David H. Henry, MD; Gildon N. Beall, MD; Constance A. Benson, MD; John Carey, MD; Lawrence A. Cone, MD; Lawrence J. Eron, MD; Milan Fiala, MD; Margaret A. Fischl, MD; Stephen J. Gabin, MD; Michael S. Gottlieb, MD; Jeffrey E. Galpin, MD; Jerome E. Groopman, MD; Thomas M. Hooton, MD; Joseph G. Jemsek, MD; Randy L. Levine, MD; Steven A. Miles, MD; John J. Rinehart, MD; Adan Rios, MD; William J. Robbins, MD; John C. Ruckdeschel, MD; Jean A. Smith, MD; Spotswood L. Spruance, MD; Barbara Starrett, MD; John Toney, MD; Ralph Zalusky, MD; Robert I. Abels, MD; Edward C. Bryant, DrPH; Kay M. Larholt, ScD; Allan R. Sampson, PhD; Seth A. Rudnick, MD
▪ Objective: To assess the effect of recombinant human erythropoietin (r-HuEPO) on anemia in patients with the acquired immunodeficiency syndrome (AIDS) who are receiving zidovudine therapy.
▪ Design: Combined analysis of four 12-week, randomized, double-blind, controlled clinical trials.
▪ Setting: Multiple centers in the United States.
▪ Patients: Two hundred and ninety-seven anemic (hematocrit < 30%) patients with AIDS who were receiving zidovudine therapy. Of the 297 patients, 255 were evaluable for efficacy, but all patients were included in analysis of safety.
▪ Intervention: Patients were randomly assigned to receive either r-HuEPO (100 to 200 U/kg body weight) or placebo, intravenously or subcutaneously, three times per week for up to 12 weeks.
▪ Measurements: Changes in mean hematocrit, transfusion requirement, and quality of life.
▪ Results: Sixty-nine percent of patients had endogenous serum erythropoietin levels less than or equal to 500 IU/L, and 31% had erythropoietin levels greater than 500 IU/L. In patients with low erythropoietin levels (≤ 500 IU/L), r-HuEPO therapy decreased the mean number of units of blood transfused per patient when compared with placebo (3.2 units and 5.3 units, respectively; P = 0.003) and increased the mean hematocrit from the baseline level (4.6 percentage points and 0.5 percentage points, respectively; P < 0.001). Overall quality of life improved in patients on r-HuEPO therapy (P= 0.13). Patients with erythropoietin levels greater than 500 IU/L showed no benefit from r-HuEPO in any outcome variable. Placebo and r-HuEPO recipients did not differ in the incidence of adverse effects or opportunistic infections.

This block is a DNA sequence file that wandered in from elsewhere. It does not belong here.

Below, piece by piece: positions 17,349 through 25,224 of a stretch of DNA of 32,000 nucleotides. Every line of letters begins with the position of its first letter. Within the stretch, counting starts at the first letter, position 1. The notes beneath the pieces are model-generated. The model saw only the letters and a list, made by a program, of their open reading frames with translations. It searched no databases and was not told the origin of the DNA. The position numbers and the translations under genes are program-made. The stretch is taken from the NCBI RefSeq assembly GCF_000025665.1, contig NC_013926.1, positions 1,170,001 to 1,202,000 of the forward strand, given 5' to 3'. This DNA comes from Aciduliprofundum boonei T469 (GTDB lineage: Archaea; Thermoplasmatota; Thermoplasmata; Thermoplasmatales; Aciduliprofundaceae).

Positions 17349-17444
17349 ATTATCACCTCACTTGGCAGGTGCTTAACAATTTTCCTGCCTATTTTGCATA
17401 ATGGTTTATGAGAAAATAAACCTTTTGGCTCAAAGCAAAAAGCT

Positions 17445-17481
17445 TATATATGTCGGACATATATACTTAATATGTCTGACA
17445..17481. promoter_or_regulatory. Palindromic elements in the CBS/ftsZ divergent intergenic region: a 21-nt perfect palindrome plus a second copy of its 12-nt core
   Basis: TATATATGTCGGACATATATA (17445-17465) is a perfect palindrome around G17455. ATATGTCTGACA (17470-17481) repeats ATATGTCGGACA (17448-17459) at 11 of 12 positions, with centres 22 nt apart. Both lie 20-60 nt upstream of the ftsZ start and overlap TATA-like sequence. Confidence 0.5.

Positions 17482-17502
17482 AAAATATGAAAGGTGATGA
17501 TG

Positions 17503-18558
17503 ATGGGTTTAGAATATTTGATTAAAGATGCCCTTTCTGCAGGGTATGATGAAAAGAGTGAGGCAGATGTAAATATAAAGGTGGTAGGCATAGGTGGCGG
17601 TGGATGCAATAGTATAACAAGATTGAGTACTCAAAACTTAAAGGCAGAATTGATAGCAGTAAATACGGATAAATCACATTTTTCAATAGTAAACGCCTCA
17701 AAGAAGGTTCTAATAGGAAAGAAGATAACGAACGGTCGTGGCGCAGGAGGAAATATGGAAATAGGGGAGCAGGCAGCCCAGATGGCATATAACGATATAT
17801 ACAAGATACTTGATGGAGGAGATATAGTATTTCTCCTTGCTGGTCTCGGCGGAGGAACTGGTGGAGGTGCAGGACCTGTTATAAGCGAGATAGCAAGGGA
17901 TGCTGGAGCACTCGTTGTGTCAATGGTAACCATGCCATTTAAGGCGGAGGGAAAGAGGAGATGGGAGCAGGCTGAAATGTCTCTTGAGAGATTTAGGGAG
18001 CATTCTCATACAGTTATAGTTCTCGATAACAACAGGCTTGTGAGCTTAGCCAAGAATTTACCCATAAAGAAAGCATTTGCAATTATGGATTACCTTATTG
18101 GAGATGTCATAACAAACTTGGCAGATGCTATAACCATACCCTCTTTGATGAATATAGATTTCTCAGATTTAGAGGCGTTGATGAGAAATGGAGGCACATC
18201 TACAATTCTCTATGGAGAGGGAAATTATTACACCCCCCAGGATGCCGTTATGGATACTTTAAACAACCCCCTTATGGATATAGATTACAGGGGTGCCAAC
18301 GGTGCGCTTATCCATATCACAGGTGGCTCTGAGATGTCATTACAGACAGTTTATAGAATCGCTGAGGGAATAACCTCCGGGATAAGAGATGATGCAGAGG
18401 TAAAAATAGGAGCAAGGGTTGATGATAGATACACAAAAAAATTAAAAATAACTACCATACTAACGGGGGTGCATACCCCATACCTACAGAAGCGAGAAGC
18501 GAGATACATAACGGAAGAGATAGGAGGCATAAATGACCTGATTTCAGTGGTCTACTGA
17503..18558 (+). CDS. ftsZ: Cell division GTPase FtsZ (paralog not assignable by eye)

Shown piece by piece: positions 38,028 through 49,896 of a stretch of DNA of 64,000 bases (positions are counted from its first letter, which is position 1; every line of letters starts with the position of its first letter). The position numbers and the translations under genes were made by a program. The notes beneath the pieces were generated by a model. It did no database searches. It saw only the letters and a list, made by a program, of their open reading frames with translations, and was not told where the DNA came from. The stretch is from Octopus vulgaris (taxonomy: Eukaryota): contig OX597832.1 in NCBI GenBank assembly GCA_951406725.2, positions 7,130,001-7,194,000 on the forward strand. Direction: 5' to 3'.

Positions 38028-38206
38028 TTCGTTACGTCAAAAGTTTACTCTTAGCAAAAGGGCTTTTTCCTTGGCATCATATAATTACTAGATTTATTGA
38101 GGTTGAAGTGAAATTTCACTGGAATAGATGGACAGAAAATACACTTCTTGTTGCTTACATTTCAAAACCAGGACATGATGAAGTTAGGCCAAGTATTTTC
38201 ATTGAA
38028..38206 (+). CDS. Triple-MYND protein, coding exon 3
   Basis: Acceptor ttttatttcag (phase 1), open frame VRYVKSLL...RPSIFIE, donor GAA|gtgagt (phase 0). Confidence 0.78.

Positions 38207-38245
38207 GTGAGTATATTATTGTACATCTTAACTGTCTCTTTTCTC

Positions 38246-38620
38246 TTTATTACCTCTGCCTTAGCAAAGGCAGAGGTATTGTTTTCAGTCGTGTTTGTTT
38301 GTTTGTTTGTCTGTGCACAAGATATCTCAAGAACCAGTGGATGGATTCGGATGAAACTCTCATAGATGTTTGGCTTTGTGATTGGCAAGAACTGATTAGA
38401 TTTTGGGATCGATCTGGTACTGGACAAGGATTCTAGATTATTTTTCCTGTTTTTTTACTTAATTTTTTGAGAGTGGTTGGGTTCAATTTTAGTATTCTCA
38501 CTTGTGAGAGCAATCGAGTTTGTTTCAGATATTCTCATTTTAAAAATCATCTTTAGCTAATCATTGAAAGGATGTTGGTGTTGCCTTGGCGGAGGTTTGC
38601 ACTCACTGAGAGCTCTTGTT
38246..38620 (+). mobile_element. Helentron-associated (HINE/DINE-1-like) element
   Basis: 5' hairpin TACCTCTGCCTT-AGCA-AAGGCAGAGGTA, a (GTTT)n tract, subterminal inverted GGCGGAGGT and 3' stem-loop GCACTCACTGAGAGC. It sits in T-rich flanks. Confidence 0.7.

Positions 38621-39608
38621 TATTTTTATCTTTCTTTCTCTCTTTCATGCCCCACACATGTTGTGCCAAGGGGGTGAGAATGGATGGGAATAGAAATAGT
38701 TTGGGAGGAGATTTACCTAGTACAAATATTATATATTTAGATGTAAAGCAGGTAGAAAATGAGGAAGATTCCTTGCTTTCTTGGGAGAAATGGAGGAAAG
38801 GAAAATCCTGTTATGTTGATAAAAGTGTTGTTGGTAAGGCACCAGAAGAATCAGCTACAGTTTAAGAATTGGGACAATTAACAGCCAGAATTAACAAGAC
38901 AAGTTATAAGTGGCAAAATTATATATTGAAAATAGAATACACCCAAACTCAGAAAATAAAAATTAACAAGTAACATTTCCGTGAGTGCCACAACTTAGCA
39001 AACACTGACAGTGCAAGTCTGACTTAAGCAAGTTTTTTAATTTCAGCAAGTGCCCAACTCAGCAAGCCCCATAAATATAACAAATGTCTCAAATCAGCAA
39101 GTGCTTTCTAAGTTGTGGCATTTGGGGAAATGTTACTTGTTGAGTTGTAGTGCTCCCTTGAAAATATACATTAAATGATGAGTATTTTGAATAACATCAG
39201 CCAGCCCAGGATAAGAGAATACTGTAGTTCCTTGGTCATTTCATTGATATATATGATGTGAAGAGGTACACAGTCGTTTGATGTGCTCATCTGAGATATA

▪ Conclusion: Therapy with r-HuEPO can increase the mean hematocrit and decrease the mean transfusion requirement in anemic patients with AIDS who are receiving zidovudine and have endogenous low erythropoietin levels (< 500 IU/L). Such therapy is of no apparent benefit in patients whose endogenous erythropoietin levels are higher than 500 IU/L.
Henry DH, Beall GN, Benson CA, et al. Recombinant Human Erythropoietin in the Treatment of Anemia Associated with Human Immunodeficiency Virus (HIV) Infection and Zidovudine Therapy: Overview of Four Clinical Trials. Ann Intern Med. 1992;117:739–748. doi: https://doi.org/10.7326/0003-4819-117-9-739
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Published: Ann Intern Med. 1992;117(9):739-748.
Hematology/Oncology, Infectious Disease, Red Cell Disorders.
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Print ISSN: 0003-4819 | Online ISSN: 1539-3704
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